[time-nuts] Line Frequeny Stablity
preilley_454 at comcast.net
Wed Apr 5 12:34:44 EDT 2017
The response time in a large plant is very slow. Large steam plants
running at steady
state are running with their steam valves wide open. A partially
closed valve is an energy
loss and is only used when changes occur.
The power control for a plant running at a steady load is the amount of
fuel thrown into
the boiler. When you want more power you shoot more gas, oil, or coal
into the boiler.
For a nuke you pull the control rods. Behind all of this is a lot of
thermal mass. Things
don't change quickly.
On 4/5/2017 9:01 AM, jimlux wrote:
> On 4/4/17 2:28 PM, Thomas D. Erb wrote:
>> Thanks for the info.
>> So that tells me how data is recorded - but not how the frequency is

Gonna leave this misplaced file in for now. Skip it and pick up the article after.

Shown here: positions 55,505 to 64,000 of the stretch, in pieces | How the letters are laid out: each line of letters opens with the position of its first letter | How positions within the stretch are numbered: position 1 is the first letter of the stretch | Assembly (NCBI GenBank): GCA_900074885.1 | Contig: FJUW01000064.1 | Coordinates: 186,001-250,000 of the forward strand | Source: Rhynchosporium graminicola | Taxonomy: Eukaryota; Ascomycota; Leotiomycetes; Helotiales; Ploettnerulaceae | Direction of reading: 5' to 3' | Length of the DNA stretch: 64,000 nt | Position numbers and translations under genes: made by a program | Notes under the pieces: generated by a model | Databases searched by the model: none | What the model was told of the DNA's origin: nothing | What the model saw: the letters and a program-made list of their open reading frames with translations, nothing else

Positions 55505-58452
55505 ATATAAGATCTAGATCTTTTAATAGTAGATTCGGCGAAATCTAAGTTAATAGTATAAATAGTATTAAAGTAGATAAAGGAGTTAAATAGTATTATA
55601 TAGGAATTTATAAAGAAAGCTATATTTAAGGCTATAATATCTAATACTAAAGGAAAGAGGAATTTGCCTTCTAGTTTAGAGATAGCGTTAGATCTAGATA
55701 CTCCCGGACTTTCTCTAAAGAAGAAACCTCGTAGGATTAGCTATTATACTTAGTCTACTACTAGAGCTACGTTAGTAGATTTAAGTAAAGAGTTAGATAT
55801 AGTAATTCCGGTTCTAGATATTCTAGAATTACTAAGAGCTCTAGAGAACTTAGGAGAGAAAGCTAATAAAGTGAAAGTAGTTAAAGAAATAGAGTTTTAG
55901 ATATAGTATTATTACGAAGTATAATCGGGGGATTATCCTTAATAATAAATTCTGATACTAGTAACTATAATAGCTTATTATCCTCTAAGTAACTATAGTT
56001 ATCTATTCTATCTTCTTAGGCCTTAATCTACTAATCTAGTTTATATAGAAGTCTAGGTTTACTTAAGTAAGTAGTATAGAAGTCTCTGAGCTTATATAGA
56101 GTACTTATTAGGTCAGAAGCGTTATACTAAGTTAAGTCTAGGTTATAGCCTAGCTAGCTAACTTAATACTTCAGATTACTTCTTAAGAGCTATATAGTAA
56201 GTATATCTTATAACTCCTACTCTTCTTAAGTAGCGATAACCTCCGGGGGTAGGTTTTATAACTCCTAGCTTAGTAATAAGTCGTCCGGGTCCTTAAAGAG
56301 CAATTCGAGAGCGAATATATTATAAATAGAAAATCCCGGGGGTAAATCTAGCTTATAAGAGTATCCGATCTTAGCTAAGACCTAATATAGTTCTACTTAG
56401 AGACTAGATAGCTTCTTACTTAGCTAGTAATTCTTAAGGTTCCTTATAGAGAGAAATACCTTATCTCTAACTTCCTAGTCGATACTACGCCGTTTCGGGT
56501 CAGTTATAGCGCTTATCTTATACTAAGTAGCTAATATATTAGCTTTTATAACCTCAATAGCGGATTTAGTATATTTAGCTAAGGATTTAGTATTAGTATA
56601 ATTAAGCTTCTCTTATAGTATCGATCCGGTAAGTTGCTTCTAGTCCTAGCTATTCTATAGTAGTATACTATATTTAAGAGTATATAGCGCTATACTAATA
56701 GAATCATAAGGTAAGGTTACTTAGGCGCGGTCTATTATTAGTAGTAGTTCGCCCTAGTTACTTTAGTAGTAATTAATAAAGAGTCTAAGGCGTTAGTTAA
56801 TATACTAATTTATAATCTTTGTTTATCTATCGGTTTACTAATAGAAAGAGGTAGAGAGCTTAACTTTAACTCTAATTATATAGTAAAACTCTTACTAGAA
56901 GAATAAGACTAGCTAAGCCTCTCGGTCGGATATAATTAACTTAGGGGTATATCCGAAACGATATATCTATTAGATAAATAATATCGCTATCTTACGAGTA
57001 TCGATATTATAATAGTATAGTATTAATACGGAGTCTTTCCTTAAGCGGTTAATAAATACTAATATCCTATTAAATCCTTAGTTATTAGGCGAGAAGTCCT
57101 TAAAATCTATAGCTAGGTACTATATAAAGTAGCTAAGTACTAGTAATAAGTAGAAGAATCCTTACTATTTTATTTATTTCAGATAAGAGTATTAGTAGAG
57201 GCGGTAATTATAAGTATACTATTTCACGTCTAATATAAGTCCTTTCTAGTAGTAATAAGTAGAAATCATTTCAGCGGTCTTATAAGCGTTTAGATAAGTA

>> kept stable ?
>> Is the line frequency now directly tied to GPS clock - with no drift ?
> The line frequency is adjusted, for the most part, by adjusting the
> prime power (steam valves, dam penstocks, etc.) on the generators at
> power stations. That changes the speed, slightly, although as
> generator 1 of N starts to get ahead, the electrical load increases,
> and it slows down.
> It's actually a pretty complex system, since there are a whole raft of
> "spring constants" in between the multiple generators in a system,
> there's phase shifts due to transmission line inductance and capacitance.
> "Stabilizing" a system in the face of changing demand is a non-trivial
>> Thomas D. Erb
>> tde at electrictime.com<mailto:tde at electrictime.com> /
>> Electric Time Company, Inc.
>> Office: 508-359-4396 x 117 / Fax: 508-359-4482
>> 97 West Street Medfield, MA 02052 USA
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